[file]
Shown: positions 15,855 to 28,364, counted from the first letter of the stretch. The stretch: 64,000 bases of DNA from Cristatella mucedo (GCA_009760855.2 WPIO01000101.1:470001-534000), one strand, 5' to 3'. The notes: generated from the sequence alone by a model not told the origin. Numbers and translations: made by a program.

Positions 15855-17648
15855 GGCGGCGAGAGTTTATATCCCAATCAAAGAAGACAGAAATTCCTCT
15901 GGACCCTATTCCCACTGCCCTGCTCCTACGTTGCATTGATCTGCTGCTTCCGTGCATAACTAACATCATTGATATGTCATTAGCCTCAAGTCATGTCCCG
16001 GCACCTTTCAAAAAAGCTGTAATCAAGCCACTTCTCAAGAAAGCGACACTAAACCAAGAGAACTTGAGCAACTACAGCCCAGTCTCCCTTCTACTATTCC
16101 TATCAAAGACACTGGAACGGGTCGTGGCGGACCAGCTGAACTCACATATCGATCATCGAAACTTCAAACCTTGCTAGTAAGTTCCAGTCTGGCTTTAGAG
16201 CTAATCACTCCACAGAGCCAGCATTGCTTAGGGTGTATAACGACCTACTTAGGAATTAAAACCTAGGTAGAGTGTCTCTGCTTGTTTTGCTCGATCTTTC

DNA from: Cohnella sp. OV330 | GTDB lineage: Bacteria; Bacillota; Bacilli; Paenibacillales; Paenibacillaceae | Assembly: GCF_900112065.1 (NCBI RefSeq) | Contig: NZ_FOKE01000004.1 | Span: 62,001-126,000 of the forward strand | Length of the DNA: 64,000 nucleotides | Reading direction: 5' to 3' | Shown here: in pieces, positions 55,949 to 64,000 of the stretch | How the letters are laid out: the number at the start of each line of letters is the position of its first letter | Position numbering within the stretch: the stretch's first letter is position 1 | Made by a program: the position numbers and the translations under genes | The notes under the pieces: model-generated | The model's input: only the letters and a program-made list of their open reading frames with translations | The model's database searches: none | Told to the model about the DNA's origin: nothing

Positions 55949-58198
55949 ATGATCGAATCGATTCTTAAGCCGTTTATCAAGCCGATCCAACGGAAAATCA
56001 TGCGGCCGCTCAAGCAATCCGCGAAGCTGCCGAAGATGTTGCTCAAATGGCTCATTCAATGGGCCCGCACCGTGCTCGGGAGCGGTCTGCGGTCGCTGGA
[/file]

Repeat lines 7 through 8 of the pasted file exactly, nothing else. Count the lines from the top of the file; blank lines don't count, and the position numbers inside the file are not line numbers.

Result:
16201 CTAATCACTCCACAGAGCCAGCATTGCTTAGGGTGTATAACGACCTACTTAGGAATTAAAACCTAGGTAGAGTGTCTCTGCTTGTTTTGCTCGATCTTTC

DNA from: Cohnella sp. OV330 | GTDB lineage: Bacteria; Bacillota; Bacilli; Paenibacillales; Paenibacillaceae | Assembly: GCF_900112065.1 (NCBI RefSeq) | Contig: NZ_FOKE01000004.1 | Span: 62,001-126,000 of the forward strand | Length of the DNA: 64,000 nucleotides | Reading direction: 5' to 3' | Shown here: in pieces, positions 55,949 to 64,000 of the stretch | How the letters are laid out: the number at the start of each line of letters is the position of its first letter | Position numbering within the stretch: the stretch's first letter is position 1 | Made by a program: the position numbers and the translations under genes | The notes under the pieces: model-generated | The model's input: only the letters and a program-made list of their open reading frames with translations | The model's database searches: none | Told to the model about the DNA's origin: nothing